On Fri, 28 December 2001, barsa@barsaconsulting.com wrote:

> 1).  It has to be done for each new release.  (There is an exposure that
> IBM could update that message mid-release via PTF, but this is unusual.)

It should only need to be done for releases that change the way SysReq works. 
I'd guess this is going to remain rare.

> 2).  IBM has been known to modify the message from release to release.  If
> you don't carefully follow what they do, you could cause breakage.

No matter how it's implemented, an IBM modification is a risk.

> 3).  It's easy to screw up.

Because...? To me, it seems easy to get right. Of course, any system-level kind 
of change can be screwed up. It's hard to "test" changes to a startup program 
for example. But a *msgf override set by an initial program (or maybe a routing 
program) can be tested in isolation without necessarily affecting anyone but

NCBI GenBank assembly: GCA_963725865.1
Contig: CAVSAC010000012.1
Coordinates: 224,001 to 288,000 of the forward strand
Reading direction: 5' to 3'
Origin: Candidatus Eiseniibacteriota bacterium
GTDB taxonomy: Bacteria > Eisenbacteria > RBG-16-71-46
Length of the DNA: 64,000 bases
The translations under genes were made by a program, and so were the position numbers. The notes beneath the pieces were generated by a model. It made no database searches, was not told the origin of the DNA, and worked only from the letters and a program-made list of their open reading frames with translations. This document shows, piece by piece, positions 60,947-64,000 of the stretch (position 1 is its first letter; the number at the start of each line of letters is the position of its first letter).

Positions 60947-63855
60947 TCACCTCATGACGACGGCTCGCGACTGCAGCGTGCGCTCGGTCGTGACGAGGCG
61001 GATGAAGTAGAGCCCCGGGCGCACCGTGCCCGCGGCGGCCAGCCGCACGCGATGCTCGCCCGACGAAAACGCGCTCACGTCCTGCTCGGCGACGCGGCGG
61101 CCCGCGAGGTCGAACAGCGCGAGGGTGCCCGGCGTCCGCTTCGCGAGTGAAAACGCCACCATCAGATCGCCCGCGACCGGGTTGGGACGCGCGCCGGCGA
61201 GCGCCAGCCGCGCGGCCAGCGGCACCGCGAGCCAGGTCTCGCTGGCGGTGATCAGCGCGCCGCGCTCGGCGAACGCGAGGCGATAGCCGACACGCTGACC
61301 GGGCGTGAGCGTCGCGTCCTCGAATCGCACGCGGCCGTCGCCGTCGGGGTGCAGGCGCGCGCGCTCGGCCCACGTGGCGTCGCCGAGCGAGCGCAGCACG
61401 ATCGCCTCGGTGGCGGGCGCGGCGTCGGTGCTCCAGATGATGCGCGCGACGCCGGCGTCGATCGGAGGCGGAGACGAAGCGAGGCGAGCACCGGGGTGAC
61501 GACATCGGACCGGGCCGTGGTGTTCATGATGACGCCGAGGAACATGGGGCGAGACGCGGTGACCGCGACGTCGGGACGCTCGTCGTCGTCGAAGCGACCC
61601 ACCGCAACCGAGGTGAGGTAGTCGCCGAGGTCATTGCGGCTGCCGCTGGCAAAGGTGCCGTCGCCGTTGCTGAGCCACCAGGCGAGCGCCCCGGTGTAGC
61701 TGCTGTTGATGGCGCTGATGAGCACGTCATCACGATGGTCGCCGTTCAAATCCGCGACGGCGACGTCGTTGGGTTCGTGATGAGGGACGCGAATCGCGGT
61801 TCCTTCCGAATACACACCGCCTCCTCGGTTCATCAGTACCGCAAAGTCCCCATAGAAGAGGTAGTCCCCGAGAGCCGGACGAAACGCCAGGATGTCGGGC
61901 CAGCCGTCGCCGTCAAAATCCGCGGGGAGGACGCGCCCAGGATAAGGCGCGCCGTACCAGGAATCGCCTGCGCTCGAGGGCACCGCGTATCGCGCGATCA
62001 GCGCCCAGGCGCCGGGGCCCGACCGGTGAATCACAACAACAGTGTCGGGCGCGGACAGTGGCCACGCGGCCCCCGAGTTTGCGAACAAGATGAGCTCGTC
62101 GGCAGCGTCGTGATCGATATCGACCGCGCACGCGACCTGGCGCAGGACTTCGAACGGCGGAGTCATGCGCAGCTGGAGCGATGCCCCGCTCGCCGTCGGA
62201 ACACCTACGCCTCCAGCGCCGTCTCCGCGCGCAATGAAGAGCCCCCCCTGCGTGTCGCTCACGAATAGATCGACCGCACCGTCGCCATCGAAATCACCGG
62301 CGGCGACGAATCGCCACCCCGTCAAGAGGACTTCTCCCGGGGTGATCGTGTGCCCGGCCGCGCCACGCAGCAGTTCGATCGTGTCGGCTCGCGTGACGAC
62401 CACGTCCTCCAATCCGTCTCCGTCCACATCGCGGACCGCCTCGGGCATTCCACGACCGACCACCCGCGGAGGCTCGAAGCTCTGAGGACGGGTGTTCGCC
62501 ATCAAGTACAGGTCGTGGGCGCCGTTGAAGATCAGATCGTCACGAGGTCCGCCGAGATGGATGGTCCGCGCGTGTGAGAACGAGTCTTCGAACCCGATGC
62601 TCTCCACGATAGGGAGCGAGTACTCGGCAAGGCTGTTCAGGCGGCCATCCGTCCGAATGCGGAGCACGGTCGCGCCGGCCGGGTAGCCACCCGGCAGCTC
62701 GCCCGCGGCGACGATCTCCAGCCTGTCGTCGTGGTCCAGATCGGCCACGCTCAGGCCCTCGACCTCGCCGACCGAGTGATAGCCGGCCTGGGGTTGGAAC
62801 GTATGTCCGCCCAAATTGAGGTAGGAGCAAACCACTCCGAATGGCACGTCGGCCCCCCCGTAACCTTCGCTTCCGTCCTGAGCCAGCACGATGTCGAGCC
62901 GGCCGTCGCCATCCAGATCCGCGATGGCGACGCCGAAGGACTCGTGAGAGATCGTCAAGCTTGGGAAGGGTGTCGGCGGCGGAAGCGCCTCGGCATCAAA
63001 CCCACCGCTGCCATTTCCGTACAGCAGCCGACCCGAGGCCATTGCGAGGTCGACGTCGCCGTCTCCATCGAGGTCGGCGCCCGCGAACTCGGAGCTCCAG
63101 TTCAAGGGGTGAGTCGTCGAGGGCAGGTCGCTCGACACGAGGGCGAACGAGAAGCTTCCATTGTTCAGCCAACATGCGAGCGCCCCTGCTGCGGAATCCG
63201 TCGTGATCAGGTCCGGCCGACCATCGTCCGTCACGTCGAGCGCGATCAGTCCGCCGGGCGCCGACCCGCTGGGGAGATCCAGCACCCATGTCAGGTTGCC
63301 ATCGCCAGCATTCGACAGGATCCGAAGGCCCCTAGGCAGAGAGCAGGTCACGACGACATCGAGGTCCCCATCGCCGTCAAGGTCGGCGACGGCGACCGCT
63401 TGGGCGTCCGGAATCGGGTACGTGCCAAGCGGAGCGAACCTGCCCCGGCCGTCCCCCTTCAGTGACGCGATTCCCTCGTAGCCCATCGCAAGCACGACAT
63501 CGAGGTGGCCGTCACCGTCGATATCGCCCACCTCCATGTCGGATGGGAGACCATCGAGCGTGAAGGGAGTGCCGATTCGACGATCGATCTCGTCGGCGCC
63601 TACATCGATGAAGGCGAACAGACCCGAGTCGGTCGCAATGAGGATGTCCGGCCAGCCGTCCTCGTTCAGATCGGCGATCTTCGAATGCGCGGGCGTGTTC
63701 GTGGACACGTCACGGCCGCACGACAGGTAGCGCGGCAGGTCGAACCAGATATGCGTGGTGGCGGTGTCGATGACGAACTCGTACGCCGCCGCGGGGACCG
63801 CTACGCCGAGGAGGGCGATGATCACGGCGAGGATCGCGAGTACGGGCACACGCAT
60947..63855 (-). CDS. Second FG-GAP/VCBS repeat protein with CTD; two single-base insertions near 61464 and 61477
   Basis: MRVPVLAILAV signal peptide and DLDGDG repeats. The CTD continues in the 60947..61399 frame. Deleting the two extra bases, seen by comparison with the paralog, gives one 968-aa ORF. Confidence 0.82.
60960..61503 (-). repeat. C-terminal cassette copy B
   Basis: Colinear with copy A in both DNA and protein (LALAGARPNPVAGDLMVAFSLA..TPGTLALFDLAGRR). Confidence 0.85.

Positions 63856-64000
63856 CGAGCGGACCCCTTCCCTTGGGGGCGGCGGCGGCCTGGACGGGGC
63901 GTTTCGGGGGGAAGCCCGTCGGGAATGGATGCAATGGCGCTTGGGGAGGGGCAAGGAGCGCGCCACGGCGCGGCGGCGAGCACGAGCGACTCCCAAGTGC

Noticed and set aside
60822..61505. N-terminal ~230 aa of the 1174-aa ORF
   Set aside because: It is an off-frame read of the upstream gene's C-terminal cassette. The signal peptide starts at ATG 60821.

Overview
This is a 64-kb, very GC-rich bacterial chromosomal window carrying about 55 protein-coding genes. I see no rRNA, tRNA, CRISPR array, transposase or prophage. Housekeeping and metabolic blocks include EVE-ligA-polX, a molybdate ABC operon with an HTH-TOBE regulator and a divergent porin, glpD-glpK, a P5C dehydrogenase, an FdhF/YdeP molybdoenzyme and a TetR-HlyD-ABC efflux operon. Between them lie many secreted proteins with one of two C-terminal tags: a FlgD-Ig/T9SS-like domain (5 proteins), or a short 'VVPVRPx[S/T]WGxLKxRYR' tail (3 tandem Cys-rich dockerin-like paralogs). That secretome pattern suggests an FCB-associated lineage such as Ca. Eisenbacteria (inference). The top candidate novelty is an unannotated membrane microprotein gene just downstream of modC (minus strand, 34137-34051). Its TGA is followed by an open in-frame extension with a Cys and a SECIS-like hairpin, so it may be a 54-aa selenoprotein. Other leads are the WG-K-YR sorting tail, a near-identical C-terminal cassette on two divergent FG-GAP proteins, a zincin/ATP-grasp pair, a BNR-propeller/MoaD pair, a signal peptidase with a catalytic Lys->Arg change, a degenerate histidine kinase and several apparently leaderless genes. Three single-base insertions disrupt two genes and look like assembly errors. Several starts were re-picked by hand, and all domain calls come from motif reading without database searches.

the tester.

> 4).  A malicious command could always be inserted.

Again, no matter how it's implemented, this is true.

Overall, I suspect that any significant future change by IBM will involve the 
registration facility, perhaps by expansion of the QIBM_QWT_SYSREQPGMS exit 
point, perhaps by adding a new exit point.

However it'd be done, SysReq is so widely used and so ingrained that there 
better be plenty of notice from IBM. If they tried slipping in something 
dangerous such as swapping options 2 and 5 (ENDRQS and SNDMSG) without a lot of 
advance publicity, it won't matter if some few sites have implemented some kind 
of override.

And with minimal thought put to planning, it'd be possible for an operator or 
administrator to disable this on a moment's notice.

Just MHO.

Tom Liotta

--
Tom Liotta
The PowerTech Group, Inc.
19426 68th Avenue South
Kent, WA 98032
Phone  253-872-7788
Fax  253-872-7904
http://www.400Security.com


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